By Steven Aftergood
Classified U.S. intelligence information may be shared with foreign recipients when it is advantageous to the U.S. to do so and when it is not otherwise prohibited by law, according to a directive that was publicly released last week by the Office of the Director of National Intelligence.
“It is the policy of the U.S. Government to share intelligence with foreign governments whenever it is consistent with U.S. law and clearly in the national interest to do so, and when it is intended for a specific purpose and generally limited in duration,” states Intelligence Community Directive 403, Foreign Disclosure and Release of Classified National Intelligence, which was originally issued on March 13, 2013.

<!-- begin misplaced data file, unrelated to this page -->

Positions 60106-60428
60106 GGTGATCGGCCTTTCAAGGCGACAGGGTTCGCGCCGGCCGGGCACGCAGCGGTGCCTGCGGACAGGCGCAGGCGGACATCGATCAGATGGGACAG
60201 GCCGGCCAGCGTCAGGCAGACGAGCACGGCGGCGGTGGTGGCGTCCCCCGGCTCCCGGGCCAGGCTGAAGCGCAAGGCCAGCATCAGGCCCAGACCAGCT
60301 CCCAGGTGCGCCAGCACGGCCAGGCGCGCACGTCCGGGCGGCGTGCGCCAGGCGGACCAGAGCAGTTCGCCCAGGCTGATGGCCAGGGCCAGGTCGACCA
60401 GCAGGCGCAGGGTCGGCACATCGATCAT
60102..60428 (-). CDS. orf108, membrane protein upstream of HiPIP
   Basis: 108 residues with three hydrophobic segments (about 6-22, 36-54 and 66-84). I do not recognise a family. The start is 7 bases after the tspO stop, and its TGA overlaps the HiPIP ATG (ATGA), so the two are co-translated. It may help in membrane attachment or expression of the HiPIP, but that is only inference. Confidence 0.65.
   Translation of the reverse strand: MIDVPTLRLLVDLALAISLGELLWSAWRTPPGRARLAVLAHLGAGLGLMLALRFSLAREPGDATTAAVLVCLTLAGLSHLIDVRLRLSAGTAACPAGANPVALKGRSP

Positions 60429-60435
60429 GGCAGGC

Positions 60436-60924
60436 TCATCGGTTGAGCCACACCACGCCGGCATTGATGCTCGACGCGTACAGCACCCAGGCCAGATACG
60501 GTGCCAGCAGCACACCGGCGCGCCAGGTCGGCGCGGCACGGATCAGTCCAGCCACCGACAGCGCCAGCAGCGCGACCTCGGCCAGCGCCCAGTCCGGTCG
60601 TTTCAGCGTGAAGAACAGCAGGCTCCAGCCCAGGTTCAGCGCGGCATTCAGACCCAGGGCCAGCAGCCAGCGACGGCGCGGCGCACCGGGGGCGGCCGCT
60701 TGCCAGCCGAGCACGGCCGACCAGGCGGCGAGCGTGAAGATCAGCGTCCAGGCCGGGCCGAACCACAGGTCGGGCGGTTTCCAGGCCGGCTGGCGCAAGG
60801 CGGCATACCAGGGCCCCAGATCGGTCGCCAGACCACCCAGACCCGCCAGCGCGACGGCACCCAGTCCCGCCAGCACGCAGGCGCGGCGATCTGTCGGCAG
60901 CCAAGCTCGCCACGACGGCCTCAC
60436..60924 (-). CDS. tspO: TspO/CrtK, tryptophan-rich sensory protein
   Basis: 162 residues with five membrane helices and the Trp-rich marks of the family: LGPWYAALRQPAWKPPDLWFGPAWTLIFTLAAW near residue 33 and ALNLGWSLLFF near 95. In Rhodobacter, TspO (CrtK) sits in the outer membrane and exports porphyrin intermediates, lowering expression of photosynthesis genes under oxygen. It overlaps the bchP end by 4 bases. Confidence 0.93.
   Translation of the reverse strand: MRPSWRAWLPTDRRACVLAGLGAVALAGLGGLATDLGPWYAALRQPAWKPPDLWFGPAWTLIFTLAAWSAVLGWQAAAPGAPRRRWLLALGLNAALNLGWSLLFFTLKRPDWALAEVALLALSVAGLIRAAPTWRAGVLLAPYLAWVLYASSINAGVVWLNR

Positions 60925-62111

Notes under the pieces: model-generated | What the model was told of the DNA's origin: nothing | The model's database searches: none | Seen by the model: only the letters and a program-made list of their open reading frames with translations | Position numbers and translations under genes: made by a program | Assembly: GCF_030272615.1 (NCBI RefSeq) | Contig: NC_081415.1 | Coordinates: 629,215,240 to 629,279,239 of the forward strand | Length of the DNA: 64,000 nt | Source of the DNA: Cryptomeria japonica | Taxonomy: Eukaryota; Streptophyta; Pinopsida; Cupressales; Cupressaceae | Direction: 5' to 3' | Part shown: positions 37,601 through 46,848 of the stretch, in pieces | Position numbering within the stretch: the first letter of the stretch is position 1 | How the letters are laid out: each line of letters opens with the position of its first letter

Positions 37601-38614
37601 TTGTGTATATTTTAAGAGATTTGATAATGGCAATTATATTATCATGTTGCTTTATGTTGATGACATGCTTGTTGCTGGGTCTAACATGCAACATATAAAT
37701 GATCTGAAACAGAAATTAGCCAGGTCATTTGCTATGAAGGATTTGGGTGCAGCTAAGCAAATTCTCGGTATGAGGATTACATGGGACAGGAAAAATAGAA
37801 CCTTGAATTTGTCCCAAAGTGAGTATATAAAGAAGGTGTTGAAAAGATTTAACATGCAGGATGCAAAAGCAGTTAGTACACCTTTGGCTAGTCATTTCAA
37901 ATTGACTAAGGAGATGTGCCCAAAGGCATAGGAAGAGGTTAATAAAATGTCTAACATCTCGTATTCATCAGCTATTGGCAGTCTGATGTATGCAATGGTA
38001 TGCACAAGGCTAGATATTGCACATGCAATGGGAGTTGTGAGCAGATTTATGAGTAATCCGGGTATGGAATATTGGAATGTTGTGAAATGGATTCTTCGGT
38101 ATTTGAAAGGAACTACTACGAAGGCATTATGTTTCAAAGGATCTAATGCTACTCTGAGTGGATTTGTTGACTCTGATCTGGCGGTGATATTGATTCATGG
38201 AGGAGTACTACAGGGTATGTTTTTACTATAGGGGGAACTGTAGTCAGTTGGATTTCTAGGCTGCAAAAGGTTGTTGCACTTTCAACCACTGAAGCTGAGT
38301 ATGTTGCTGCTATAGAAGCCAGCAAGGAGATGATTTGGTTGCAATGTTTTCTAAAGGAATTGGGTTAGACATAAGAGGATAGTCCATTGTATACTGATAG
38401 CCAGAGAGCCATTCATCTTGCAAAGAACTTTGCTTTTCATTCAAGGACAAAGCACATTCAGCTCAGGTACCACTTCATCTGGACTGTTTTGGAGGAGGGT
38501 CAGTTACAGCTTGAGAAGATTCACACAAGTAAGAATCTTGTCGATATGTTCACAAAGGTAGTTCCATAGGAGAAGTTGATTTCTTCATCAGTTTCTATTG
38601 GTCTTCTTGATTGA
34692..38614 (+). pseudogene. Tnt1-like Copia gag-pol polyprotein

There are some nuances, however.
For example, intelligence will ordinarily be shared with] foreign governments or their components, coalitions of governments, or international organizations. But individual foreign nationals and independent contractors “do not constitute foreign entities for purposes of foreign disclosure or release except as designated by the DNI.”
(“Disclosure” here means communicating the intelligence without transfering a copy of it for retention. “Release” means providing a copy that the recipient can keep.) [...]
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